Joe Scarborough: ‘N*ggerhead’ Story ‘Disqualifying’ To Rick Perry (While Mika Defends)
Joe Scarborough: 'N*ggerhead' Story 'Disqualifying' To Perry (While Mika Defends)
In an odd role reversal, Morning Joe host Joe Scarborough strongly denounced Texas Gov. Rick Perry, this morning, over a Washington Post report about a hunting camp that once (and colloquially, still does) bore the offensive name “N*ggerhead,” while liberal co-host Mika Brzezinski defended Perry and mocked the news value of the story. Scarborough called the incident “disqualifying,” while Brzezinski’s faint defense involved asking whether Perry isn’t “running around screaming (the n-word) wildly at people?”
According to that WaPo report, Perry’s father, and later, Perry himself, leased a hunting camp, whose entrance was marked with a large rock bearing the name “Niggerhead,” beginning in 1983. According to Perry, his father painted over the name during the 4th of July holiday in 1983. There’s a slight contradiction in Perry’s account, as he first said “he was not with his father when he painted over the name but that he ,agreed with’ the decision,” then on follow-up, loosened the time frame, and strongly suggested that painting the rock was his idea. The report goes on to quote unnamed sources saying that they had visited the camp with Perry as recently as 1991, while the name “N*ggerhead” was still visible, but the report also quotes some named sources who seem to contradict Perry.
Ray Sullivan, Perry’s campaign communications director, issued a statement soon after Cain was asked about the camp on both the ABC and Fox morning programs.
“Mr. Cain is wrong about the Perry family’s quick action to eliminate the word on the rock, but is right the word written by others long ago is insensitive and offensive. That is why the Perrys took quick action to cover and obscure it,” Sullivan said.
“As Gov. Perry told the Washington Post, `The old name has its origins from another time and era when unfortunately, offensive language was used to name some land formations around the country. When my dad joined the lease in 1983, he soon painted over the offensive word. It is my understanding that the rock was also turned over to further obscure what was originally written on it.’”
Sullivan went on to stress that Perry has appointed African-Americans to several Texas posts, including chief justice of the state supreme court and his own chief of staff.
Morning Joe played a clip of Herman Cain’s denunciation on Fox News Sunday to intro the story, which appears to be the trend in cable news coverage of this story, even though Cain made a similar denunciation on ABC’s This Week with Christiane Amanpour. Accidental or not, the choice underscores the degree to which Cain’s statements complicate this story for Perry. It’s a lot easier to dismiss a “hit piece” from the “liberal media” than an attack from a rising conservative superstar on a network with a huge conservative viewership.
The clip was followed by the Perry campaign’s response to Cain, and the whole story was delivered with eye-rolling disdain by Mika Brzezinski. She began on solid ground by questioning the news value of the story, a legitimate criticism that we made Sunday, and which was well-stated by CNN’s Will Cain last night. Herman Cain’s involvement, however, changes that equation considerably.
Less convincing was Brzezinski’s fallback defense of Perry. “Do you think the word that is on the rock, that was removed three years ago,” she began, “is a word that Rick Perry is running around, screaming wildly at people?”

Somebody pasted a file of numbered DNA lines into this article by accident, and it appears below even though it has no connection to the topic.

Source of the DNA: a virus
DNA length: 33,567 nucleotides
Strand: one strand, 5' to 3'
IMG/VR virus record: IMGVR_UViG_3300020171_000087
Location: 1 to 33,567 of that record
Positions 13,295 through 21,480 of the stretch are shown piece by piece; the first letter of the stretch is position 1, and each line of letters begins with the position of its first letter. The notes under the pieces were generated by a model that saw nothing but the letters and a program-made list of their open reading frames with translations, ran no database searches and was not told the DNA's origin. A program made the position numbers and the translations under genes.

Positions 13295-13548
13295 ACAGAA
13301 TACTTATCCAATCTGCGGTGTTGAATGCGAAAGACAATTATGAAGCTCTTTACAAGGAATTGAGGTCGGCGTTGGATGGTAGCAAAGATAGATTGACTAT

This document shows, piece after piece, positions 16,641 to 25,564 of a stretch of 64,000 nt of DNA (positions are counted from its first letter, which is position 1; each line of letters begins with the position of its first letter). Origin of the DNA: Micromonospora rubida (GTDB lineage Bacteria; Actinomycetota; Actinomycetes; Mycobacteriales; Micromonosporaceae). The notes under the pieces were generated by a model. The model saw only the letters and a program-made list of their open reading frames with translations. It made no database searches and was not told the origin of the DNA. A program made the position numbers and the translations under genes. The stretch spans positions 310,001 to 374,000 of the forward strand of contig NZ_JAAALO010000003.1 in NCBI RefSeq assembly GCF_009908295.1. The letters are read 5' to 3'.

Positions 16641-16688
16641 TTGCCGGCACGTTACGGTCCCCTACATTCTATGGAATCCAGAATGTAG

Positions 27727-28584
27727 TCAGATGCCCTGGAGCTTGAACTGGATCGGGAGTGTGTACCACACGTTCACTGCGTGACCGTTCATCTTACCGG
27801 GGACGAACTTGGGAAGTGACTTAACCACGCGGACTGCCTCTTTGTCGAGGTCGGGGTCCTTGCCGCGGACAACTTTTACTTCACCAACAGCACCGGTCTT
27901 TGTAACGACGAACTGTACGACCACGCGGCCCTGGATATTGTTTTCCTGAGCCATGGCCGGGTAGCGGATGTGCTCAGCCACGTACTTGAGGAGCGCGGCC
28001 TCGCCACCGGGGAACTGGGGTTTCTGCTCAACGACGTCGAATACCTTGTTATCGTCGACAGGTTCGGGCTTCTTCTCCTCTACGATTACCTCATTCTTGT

Even the most jaded liberal has got to have a higher bar than that for racial sensitivity.
Scarborough pushed back hard. “First of all, it’s not just a name on the rock,” he said. “According to the Washington Post, it’s not just a name on the rock.”
He makes a point that hasn’t really come up so far. “I can tell you this, if my camp that my father and i purchased had that name… we would probably not buy it, and then if we did buy it, we would make sure that the day we bought it the rock were removed, and we would put up a new sign. The fact that that’s what this camp was called until five years ago, that the sign of the entrance of the camp had that, i mean, you just — anybody that would allow that to happen while members of the Texas legislature — just it shows such an extraordinary racial insensitivity that i think it’s disqualifying.”
Setting aside gentle, condescending reminders that this kind of thing is a relic of a different era, it’s an open question as to whether the Perry campaign’s explanations, even taken at face value, really solve this problem for Perry. Those inclined to forgiveness might be satisfied with a quick coat of paint, but many others could reasonably ask what Scarborough points out: why would you rent a camp with the name “Niggerhead” in the first place? Maybe it’s a culture shock issue, maybe the rest of us just don’t understand the navigation of these undetonated racial land mines, but that’s not going to help Perry much.
Dealing with this story by issuing statements through spokesmen won’t help Perry, either. Granted, this broke over the weekend, but they had a heads up, since Perry himself gave written responses to WaPo. Cain’s denunciation was a game-changer, and Perry, if he is to survive this at all, needs to get out in front of this, and thread the tiniest of needles to try and defuse it.
Ironically, Mika’s contempt for the camp story was driven by a desire to get to a truly unfair attack on Perry, the notion that he wants to “invade Mexico.” Perry has suggested military cooperation with the Mexican government to combat drug violence there, and whether you think that’s a good idea or not, Perry did not suggest “invading Mexico.”
Here’s the clip, from MSNBC:
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